Up to now, most of the anti-boycott activity has been basically defensive. It assumes that Israel can be vindicated by providing relevant information. Either one complains that the anti-Israel activists are misrepresenting reality, by lying or omitting relevant facts or whatever. Or one complains that there are other countries that obviously deserve to be targeted in the alleged respects, but Israel alone is picked out for criticism and attack. Both strategies fall under the rubric “It’s not fair!” They are so familiar as to need no further elaboration here.
Unfortunately, such strategies are of limited utility: they work only with institutions that are obliged to be fair. Thus misleading reports in foreign media can be combated if those media are committed to standards of fair reporting. Likewise, foreign governments and parliaments can be held to standards laid down in their own legislation. Much excellent work is being done in both regards, often by organizations making the most of limited means (see the list in the earlier article). This sort of work is also essential for keeping Israel’s friends on board, reassuring them that the accusations against Israel are undeserved.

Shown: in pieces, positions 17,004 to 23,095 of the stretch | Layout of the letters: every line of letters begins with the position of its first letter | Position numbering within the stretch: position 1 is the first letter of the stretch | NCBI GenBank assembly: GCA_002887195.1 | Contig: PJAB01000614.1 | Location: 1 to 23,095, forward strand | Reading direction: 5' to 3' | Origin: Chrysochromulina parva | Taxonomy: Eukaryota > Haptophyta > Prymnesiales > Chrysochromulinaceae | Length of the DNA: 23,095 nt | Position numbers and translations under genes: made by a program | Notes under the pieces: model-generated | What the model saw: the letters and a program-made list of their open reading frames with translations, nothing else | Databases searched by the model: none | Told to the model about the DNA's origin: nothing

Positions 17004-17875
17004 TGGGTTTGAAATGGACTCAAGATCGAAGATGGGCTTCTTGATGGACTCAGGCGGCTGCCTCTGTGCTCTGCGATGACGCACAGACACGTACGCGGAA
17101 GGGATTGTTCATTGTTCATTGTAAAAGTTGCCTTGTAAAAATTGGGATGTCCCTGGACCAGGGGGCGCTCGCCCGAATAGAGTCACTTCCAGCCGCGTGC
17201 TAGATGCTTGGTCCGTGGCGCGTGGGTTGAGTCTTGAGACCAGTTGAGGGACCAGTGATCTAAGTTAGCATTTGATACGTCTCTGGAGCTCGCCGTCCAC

Regarding the anti-Israel activists themselves, however, defensive strategies are ineffective. These people have no intention whatsoever to be fair; they treat information offered on behalf of Israel with derision. To deter them and drive them off, one must use strategies that fall under the rubric “This is going to hurt you more than us!” There are at least five ways of making such people feel uncomfortable and even miserable, as we shall see. Four of those strategies were already detailed in the previous article and here we shall add a fifth: Delegitimization. Let us review them, each in turn.